Aims The histopathological diagnosis of low-grade dysplasia (LGD) in Barrett’s oesophagus (BO) is associated with poor interobserver agreement and guidelines dictate expert review. To facilitate nationwide expert review in the Netherlands, a web-based digital review panel has been set up, which currently consists of eight ‘core’ pathologists. The aim of this study was to evaluate if other pathologists from the Dutch BO expert centres qualify for the expert panel by assessing their performance in 80 consecutive LGD reviews submitted to the panel.
Methods Pathologists independently assessed digital slides in two phases. Both phases consisted of 40 cases, with a group discussion after phase I. For all cases, a previous consensus diagnosis made by five core pathologists was available, which was used as reference. The following criteria were used: (1) percentage of ‘indefinite for dysplasia’ diagnoses, (2) percentage agreement with consensus diagnosis and (3) proportion of cases with a consensus diagnosis of dysplasia underdiagnosed as non-dysplastic. Benchmarks were based on scores of the core pathologists.
Results After phase I, 1/7 pathologists met the benchmark score for all quality criteria, yet three pathologists only marginally failed the agreement with consensus diagnosis (score 68.3%, benchmark 69%). After a group discussion and phase II, 5/6 remaining aspirant panel members qualified with all scores within the benchmark range.
Conclusions The Dutch BO review panel now consists of 14 pathologists, who—after structured assessments and group discussions—can be considered homogeneous in their review of biopsies with LGD.
- Barrett's oesophagus
- digital pathology
- quality assurance
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Low-grade dysplasia (LGD) is an important histological risk factor for progression to oesophageal adenocarcinoma in patients with Barrett’s oesophagus (BO). The histological diagnosis of LGD is however challenging, because early morphological changes of dysplasia are difficult to distinguish from reactive atypia of reflux-induced inflammation. As a result, the interobserver agreement for the diagnosis of LGD is poor, and LGD is widely overdiagnosed in community practice. Two studies from our group have shown that 73%–85% of the community LGD cases are downstaged to non-dysplastic BO (NDBO) by BO expert pathologists and that these downstaged cases have a low progression risk during follow-up. However, if the diagnosis LGD is confirmed by an expert BO pathologist, the risk of neoplastic progression is approximately 10% per patient-year.1 2 This risk increases significantly if multiple expert pathologists agree on this diagnosis.3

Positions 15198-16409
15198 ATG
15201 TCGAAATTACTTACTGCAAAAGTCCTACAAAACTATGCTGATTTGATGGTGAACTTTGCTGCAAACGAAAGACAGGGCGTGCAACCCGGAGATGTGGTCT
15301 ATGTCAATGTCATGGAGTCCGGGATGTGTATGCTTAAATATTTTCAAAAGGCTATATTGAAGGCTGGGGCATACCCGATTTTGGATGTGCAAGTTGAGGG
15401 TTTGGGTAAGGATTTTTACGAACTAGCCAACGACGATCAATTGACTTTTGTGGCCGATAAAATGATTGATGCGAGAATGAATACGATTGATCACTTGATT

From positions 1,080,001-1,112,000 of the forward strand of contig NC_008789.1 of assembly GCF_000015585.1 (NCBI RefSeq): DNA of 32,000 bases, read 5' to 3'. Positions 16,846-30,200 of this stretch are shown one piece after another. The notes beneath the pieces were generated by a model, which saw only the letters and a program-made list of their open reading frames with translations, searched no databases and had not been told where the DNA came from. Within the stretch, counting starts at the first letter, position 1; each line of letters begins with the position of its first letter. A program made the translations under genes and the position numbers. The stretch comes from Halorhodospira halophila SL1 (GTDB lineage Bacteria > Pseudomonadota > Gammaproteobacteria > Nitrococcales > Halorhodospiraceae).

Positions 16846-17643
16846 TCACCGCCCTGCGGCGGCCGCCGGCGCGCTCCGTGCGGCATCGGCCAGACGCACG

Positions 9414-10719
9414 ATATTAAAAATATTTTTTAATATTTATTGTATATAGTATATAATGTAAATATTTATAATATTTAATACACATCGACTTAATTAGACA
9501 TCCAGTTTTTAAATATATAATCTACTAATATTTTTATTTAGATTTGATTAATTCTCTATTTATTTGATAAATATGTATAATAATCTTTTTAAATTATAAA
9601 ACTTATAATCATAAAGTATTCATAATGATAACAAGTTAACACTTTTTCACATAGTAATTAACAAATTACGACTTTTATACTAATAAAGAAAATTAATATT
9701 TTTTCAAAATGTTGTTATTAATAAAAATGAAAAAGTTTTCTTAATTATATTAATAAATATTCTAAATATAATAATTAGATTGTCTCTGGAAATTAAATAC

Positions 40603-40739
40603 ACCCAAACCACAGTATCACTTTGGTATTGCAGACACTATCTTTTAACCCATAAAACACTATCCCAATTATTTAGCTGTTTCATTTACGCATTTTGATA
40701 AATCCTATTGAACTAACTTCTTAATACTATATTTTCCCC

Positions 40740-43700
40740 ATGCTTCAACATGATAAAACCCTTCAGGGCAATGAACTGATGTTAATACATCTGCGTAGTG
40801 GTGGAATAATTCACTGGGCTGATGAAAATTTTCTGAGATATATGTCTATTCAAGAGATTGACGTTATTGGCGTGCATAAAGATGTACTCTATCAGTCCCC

New guidelines dictate review of all dysplastic BO cases by an expert pathologist,4–7 but the concept of ‘expert pathologist’ is ill-defined, and access to expert review is not widely available. To facilitate expert review in the Netherlands, a national, web-based digital histology review platform has been set-up by the eight BO expert centres in the Netherlands. All diagnostic work-up and treatment of early BO neoplasia is centralised in these eight centres. The histology review panel was built around five ‘core pathologists’. These ‘core’ BO expert pathologists had a track record in the field of BO of >10 years (range 10–30 years), had participated in multiple teaching programmes (ie, www.best-academia.eu) and had each coauthored on >10 peer reviewed publications in this field.8–12
In a prior study, we evaluated if we could expand the number of pathologists in the panel to reduce the individual workload, reduce lead time and obtain nationwide coverage while maintaining the assessment quality and homogeneity.12 For this, 10 other gastrointestinal (GI) pathologists from the eight BO expert centres assessed digitalised slides of 60 endoscopy procedures, enriched for dysplasia. This case set had also been assessed by the five core pathologists. Three of the 10 pathologists met the stringent benchmark quality criteria for the case set, as established based on the results of the five core pathologists. Therefore, these three pathologists were considered to be homogeneous in their histological assessment with the five core pathologists and joined the core group of the expert panel. The majority of the other assessors showed only limited deviation from the preset benchmark scores. After this structured assessment, all pathologists participated in face-to-face group meetings where discrepant cases of the assessment rounds were discussed. Although we speculate that these assessments and group discussions will likely have improved their assessments and homogeneity, no formal evaluation has been performed on their performance.
Meanwhile, the national review panel has become operational. This platform is driven by reviews of the eight core pathologists and concentrates on revisions for alleged LGD and indefinite for dysplasia (IND) from centres throughout the Netherlands.